The idea to use PAM (Pluggable Authentication Modules for Linux) to block brute force attacks sounds like a good idea, right? After all, we are using PAM for most of the authentications mechanisms, so adding a module to check against repeated failures would be great. Surprisingly even if this sounded like something normal, I found only one PAM module that was written for this purpose. This is called pam_abl and you can find it here: http://hexten.net/pam_abl
In order to use pam_abl we first need to install it on our system. Unfortunately this is not available in any Linux distribution as a precompiled package, so the only way to install it is from sources. The installation is not complicated just that this will make updates more complicated. Let me show you the steps needed to install pam_abl on Debian (on other distributions it should be similar with some paths changed).
First we need to download the source from: http://sourceforge.net/project/showfiles.php?group_id=148927 We need to have pam and libdb development libraries in order to compile the module. In case you don’t have them already on Debian install them using:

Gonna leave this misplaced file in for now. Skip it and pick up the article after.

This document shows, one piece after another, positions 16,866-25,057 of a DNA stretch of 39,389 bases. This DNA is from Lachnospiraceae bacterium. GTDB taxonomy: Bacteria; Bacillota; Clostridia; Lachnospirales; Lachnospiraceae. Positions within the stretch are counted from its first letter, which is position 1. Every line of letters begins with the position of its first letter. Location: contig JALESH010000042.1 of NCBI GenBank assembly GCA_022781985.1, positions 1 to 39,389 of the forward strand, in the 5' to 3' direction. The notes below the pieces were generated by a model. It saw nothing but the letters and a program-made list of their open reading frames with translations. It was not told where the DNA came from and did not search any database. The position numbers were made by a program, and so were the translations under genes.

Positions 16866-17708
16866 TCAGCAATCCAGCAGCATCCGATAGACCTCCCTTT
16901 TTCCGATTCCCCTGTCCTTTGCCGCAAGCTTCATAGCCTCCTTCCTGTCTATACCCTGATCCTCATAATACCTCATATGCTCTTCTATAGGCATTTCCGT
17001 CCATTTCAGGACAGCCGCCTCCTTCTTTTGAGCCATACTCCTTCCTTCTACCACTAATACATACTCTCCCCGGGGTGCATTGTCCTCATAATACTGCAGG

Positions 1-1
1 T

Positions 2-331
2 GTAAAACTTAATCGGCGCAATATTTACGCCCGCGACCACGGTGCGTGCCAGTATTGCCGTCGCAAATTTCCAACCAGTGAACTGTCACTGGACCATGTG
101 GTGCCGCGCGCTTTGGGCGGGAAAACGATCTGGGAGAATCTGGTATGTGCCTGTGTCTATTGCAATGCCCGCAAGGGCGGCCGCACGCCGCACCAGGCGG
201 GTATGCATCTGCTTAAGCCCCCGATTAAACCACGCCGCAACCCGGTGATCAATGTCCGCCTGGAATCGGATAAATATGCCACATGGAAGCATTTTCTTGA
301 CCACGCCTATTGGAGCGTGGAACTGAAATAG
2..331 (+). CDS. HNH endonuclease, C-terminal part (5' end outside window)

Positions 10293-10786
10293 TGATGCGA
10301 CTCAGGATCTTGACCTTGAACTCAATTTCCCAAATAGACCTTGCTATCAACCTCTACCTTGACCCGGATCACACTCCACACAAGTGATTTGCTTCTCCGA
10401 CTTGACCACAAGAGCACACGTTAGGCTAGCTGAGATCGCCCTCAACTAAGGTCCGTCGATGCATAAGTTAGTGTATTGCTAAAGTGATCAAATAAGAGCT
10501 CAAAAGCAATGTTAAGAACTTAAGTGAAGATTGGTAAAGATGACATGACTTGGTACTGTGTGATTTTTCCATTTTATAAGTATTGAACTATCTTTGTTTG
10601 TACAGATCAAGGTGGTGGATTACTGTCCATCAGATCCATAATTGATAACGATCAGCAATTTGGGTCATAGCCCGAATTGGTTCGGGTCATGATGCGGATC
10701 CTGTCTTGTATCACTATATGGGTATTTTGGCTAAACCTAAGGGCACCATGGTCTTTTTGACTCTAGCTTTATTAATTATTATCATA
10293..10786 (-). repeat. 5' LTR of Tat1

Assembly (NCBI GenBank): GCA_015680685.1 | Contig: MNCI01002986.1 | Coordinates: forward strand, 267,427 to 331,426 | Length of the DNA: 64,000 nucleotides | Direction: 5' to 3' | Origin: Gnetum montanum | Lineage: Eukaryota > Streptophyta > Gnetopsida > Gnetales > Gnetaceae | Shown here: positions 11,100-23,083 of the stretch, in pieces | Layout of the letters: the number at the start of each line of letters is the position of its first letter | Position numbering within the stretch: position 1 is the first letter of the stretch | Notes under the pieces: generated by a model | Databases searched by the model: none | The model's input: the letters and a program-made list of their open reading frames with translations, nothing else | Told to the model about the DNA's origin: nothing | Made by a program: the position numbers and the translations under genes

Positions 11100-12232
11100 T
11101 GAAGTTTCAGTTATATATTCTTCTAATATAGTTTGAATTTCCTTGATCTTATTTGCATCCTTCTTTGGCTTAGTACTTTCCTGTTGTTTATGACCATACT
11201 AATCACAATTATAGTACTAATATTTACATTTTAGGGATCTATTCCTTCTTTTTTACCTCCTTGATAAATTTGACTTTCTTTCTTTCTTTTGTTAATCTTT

apt-get install libpam0g-dev libdb4.4-dev
Now all we have to do is compile the module after uncompressing it in a temporary folder:
and copy the sample configuration file to /etc/security/:
cp conf/pam_abl.conf /etc/security
That’s it… Not complicated at all. Now in order to show you how this module can block brute force attacks against ssh I have added to my ssh pam config a line to call the pam_abl module. After this the file looks like:
1 2 3 4 5 6 7 8 9 10
I have changed the configuration file (pam_abl.conf) to block only offending hosts, and not users to not cause some DOS on my existing users by random scans. This is how the pam_abl config file looks like after my changes:
1 2 3 4 5 6 7
Basically this will block any user coming from any host (symbolized by *) after 3 failed login attempts in 1h. You should check the author’s documentation for more details about the syntax of the configuration file.
Any host trying to brute force my testing ssh server will be blocked after 3 failed attempts and in the system logs (/var/log/auth.log on Debian for authentication events) we can see:
1 2 3 4 5 6
After this the server will continue to respond to authentication request to the offending host, but it will fail them even if they match the proper password.
Return to the main page: â€œHow to Block Brute Force Attacksâ€